RestauRant: Why Dining Out Is No Longer Worth It To Me.

By Darren Smith, Weekend Contributor

It’s taken over fifty years, but I’ve come to the conclusion that the punishment/reward scales have tipped and I am losing my appetite for dining in restaurants. Mostly this is due to what the industry has needed to stay competitive, so I am not here to bash business owners for trying to make a living, it is simply that it is no longer in the interest of my health, budget, and growing intolerance of settling for less.

I wish the industry could do better, but I do not see this ending well.

Having had recently to travel out of town on extended business and family related maters over the past few months put me into restaurants daily. Surely much of it was convenience but then again it isn’t exactly easy to prepare something of any quality without the means to do so. The problem being is that I do not like processed foods that one can buy at a grocery store and simply heat up in a microwave oven. So if I make something, it is always from scratch. At home I only eat organic food, most of which is grown at a CSA I buy shares in. The food is better tasting, it is of healthier quality, and it COSTS LESS! The problem though is I have, for lack of better words, detoxified myself over the past five years from the sterile soil grown commercial farm GMO food that is bathed in chemicals several times a year. Maybe I am a snob when it comes to the food I prefer to eat but it’s my body so I can choose what I put into it.

Yet when being out and dining out, it is a setup for at least one disappointment. I will say that it is not always the case. There are a few family owned restaurants that actually try to be better but the industry suffers some serious flaws:

Price

One spillover cost of politicians giving the highest minimum wage benefit in the United States in the vicinity of where I reside is that the cost of eating out is ridiculously high at nearly all markets, save maybe the dollar menu at chain fastfood joints (A cardiologist’s dream). If two of us dine at any run-of-the-mill restaurant it costs forty bucks for one dinner.

A few restaurants around here are becoming insidious in crafting novel methods to extract money out of their customers. The most underhanded I saw was one place where in the smallest font presented on the menu, in a corner of the menu that most customers did not bother to read, they indicated that on top of the price of the food, there was a mandatory 20% surcharge proffered to cover employee health and 401k benefits. Of course there was no offer to reduce the socially obligatory tip of 18% to offset this surprise. And, thesurcharge is subject to a 9% sales tax. A relative of mine actually confronted one of the employees at this establishment and asked them about the 401k. The waitress stated they do have a 401k, but the company pays no matching contributions of those made by the employee. In other words, the restaurant extracts money from customers to pay for this 401k but is so cheap it grants nothing on behalf of the employees.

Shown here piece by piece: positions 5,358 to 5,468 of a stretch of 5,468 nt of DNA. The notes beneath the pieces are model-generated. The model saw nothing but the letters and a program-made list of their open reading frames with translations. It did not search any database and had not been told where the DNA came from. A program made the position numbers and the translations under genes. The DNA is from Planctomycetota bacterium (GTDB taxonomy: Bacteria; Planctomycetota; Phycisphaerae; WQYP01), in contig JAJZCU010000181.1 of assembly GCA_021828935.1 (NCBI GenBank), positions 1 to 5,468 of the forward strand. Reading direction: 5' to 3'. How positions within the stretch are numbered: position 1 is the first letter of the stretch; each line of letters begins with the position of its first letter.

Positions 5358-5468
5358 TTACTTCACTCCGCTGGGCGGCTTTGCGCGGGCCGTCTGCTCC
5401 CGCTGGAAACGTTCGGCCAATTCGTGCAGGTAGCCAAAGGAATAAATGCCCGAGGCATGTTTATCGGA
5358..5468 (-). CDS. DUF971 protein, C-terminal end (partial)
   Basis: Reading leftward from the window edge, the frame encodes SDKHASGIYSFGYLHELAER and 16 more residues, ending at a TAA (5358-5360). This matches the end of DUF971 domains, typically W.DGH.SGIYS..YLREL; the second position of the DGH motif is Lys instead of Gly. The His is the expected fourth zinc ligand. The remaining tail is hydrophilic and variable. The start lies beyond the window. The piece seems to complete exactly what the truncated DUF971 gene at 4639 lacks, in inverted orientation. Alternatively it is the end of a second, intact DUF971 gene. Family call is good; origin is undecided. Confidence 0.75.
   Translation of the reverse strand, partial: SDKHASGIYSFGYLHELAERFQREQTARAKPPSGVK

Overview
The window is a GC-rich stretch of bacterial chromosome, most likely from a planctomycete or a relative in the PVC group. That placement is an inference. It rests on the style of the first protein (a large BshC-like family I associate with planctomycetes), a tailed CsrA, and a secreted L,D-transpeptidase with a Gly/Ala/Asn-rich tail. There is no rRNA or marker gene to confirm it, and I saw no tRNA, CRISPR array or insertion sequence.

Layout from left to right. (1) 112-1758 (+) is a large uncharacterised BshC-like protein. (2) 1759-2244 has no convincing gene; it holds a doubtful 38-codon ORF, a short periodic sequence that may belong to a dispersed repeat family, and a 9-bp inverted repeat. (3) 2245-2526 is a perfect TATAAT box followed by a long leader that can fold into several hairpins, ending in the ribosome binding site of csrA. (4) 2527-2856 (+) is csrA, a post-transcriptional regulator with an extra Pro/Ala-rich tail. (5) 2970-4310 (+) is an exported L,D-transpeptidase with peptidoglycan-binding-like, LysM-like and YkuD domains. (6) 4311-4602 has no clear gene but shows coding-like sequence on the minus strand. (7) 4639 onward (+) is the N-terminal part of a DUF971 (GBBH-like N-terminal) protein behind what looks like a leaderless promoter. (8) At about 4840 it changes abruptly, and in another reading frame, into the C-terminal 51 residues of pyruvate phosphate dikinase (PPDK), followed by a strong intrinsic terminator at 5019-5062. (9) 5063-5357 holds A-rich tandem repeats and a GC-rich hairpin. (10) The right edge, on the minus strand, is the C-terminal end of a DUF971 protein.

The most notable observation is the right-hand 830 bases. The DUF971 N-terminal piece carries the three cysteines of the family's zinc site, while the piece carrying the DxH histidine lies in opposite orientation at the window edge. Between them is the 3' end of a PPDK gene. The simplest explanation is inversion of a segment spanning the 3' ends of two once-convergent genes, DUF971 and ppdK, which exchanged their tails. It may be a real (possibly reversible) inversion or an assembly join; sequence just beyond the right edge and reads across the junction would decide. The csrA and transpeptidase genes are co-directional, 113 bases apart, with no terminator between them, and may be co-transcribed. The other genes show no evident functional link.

My average home meal expense calculated and averaged over the past twelve months is $3.86 per person. Yes, that is a low cost, but when you do not eat Hot Pockets and microwavable frozen lasagna you can eat frugally. And I’ll let you in on a little secret. Humanity made its own food for tens of thousands of years before the creation of a radio frequency, molecule exciting means of heating food. And it was all organic.

Salt

It is nearly impossible to find a menu item having more than three ingredients that is not laden with unnecessary amounts of salt. It is a cheap, bang for the buck ingredient that not only covers adequately for otherwise flavor lacking food but it makes the customer order drinks just to address the ensuing dry mouth. But then again most consumers like salted foods. I unfortunately am not one of them. For me it ruins my sleep and I rapidly gain weight just from one over-salted meal and after a week of this during travels I come home physically exhausted. Excessive salt is more consequently unhealthy.

It does require some creativity and care to craft menu items that have no added salt. I think with most people who formerly consumed high amounts of sodium in their diets, if they abstained completely from it in time their ability to taste food would return and they would discover a preference for salt free dining and have a better ability to taste what is there.

Mediocrity